The New York Times has joined forces with the University of California, Berkeley Graduate School of Journalism to provide expanded coverage on how the coronavirus pandemic is affecting California.
Led by the IRP, more than 80 students and nearly 20 journalism instructors organized to report on the impact of the novel coronavirus in each of California’s 58 counties. They gathered data, helped correspondents and produced stories — including this story, which ran in the Times on September 30, 2020. (Photo credit: Meiying Wu)
By Shuang Li
OAKLAND — When Black Lives Matter protests erupted in downtown Oakland, Alicia Wong and her husband, Alex Issvoran, knew what they could do to support the protesters — make fortune cookies.
Their company, the Fortune Cookie Factory, is one of the oldest family-run businesses in Oakland’s Chinatown. They created new recipes and stenciled “BLM” in gold letters on each one. Next came new fortunes. Instead of Chinese proverbs, they searched classic texts and films of civil rights leaders. From Martin Luther King Jr. came: “Today we know with certainty that segregation is dead. The only question remaining is how costly will be the funeral.”
Ms. Wong, born in China but raised in the U.S., and Mr. Issvoran joined the protests and gave cookies away to marchers. Others they sold, donating half the proceeds to the NAACP and the Innocence Project, which works to free the wrongfully convicted. At the entrance to their business, they had a new mural painted beside one of a roaring panda. It depicts raised fists separated by a fortune cookie.
Their burst of activism is emblematic of new efforts to break down barriers that have long divided Oakland’s Black and Asian-American residents. In interviews, local leaders described how the combination of the pandemic and the Black Lives Matter movement is changing relations between the two groups.
Particularly for younger Asian-American residents, the rise in anti-Asian sentiment, fueled by President Trump’s inaccurate description of the coronavirus as the “Chinese virus,” has shattered the protective bubble of Oakland’s Chinatown. According to the Stop AAPI Hate reporting center, an initiative begun by Asian-American and Pacific Islander civil rights groups in March, more than 2,600 incidents of violence, bullying and other forms of anti-Asian discrimination have occurred across the U.S. since the start of the pandemic.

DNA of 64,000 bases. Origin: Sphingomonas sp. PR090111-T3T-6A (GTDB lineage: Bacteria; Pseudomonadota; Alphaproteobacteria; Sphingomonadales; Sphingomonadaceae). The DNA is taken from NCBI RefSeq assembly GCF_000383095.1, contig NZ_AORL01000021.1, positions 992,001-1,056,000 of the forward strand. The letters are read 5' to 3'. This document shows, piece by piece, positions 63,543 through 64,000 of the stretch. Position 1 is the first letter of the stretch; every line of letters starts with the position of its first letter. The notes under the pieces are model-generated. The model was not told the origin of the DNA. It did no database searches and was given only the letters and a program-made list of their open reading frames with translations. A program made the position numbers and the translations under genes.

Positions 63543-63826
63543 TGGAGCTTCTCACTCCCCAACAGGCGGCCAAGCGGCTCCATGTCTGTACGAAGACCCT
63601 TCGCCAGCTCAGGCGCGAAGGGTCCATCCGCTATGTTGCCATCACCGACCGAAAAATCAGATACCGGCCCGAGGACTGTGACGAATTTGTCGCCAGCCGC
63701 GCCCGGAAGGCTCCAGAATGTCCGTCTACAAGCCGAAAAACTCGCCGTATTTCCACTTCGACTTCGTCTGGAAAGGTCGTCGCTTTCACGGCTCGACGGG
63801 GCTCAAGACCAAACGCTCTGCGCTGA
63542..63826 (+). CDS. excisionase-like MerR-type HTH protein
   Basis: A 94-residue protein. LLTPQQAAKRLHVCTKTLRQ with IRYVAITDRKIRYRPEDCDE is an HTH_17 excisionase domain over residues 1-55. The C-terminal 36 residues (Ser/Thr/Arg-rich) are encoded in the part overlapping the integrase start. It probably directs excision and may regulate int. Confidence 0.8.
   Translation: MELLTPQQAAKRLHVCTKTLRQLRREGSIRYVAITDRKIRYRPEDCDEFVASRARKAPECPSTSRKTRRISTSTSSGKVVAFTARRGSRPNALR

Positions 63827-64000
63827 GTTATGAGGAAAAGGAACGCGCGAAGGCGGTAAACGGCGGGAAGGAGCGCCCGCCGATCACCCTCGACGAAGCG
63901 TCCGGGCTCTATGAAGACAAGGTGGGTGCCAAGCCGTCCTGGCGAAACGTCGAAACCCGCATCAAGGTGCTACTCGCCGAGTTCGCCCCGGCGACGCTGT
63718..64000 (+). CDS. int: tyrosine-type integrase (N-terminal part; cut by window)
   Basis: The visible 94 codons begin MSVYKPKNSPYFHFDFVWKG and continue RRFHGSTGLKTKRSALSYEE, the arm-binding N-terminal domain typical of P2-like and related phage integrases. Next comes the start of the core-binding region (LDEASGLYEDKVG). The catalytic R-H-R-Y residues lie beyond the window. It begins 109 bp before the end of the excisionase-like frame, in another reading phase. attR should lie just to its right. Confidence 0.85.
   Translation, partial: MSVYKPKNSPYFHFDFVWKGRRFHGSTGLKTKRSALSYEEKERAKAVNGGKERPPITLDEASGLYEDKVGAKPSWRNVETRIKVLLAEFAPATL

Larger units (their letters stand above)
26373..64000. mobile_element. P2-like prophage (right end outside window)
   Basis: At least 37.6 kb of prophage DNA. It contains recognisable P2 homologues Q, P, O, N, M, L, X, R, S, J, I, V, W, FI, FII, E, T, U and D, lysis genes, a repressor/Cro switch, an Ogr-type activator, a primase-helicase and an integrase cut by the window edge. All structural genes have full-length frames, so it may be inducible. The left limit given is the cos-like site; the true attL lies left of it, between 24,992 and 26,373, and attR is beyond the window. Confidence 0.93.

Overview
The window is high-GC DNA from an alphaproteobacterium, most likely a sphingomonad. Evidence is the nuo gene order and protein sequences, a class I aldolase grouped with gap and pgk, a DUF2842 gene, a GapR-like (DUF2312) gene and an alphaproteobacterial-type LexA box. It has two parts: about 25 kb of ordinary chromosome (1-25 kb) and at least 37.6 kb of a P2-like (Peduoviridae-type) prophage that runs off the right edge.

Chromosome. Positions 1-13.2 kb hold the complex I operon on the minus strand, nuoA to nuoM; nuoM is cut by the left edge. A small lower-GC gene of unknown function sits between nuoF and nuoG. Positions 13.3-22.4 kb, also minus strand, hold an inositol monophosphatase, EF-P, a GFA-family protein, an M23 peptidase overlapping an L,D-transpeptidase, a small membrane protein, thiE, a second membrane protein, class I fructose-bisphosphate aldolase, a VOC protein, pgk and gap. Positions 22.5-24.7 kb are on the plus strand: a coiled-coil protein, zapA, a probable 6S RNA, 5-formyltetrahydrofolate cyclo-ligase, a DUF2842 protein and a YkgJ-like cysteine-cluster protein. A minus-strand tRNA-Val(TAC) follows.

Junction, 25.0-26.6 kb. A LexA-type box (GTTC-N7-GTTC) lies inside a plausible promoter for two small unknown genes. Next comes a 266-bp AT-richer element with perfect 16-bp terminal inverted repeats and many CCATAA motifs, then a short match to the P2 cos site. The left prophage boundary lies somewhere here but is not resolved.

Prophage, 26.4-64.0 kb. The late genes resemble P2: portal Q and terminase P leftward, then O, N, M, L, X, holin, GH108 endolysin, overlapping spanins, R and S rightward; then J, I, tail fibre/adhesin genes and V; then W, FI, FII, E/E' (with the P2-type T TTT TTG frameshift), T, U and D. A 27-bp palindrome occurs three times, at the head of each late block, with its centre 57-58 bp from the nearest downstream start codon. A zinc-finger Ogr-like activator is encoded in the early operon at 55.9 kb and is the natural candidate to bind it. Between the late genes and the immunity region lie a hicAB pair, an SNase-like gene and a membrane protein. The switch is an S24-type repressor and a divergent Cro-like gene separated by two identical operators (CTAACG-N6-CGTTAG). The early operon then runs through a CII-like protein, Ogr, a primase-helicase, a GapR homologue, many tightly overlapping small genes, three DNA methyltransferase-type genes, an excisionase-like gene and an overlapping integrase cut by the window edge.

Kim Tran, an Oakland consultant who is writing a book on cross-racial solidarity, said the outpouring of hatred has brought home the realization “that we are people of color, and it is a vital interest to align with other communities of color.”
At the same time, the change has exposed new generational fault lines. When Ms. Wong and her husband started making the new fortune cookies, for example, her mother worried that such a public display might generate a backlash. “They don’t like bringing attention to themselves,” Ms. Wong, 25, said.
While Ms. Wong’s mother now supports her daughter’s activism, many older Asian-Americans are more tentative. It was only 10 years ago that a spate of attacks by Black teenagers on elderly Chinese residents in the Bay Area led to protest marches. Many get their news from WeChat, a popular Chinese app that is heavily censored and tends to focus more on scattered acts of violence by protesters rather than their calls for social justice. Meanwhile, The World Journal, a major Chinese-language newspaper in the United States, reported that scores of shops in Oakland’s Chinatown were vandalized during protests over George Floyd’s death.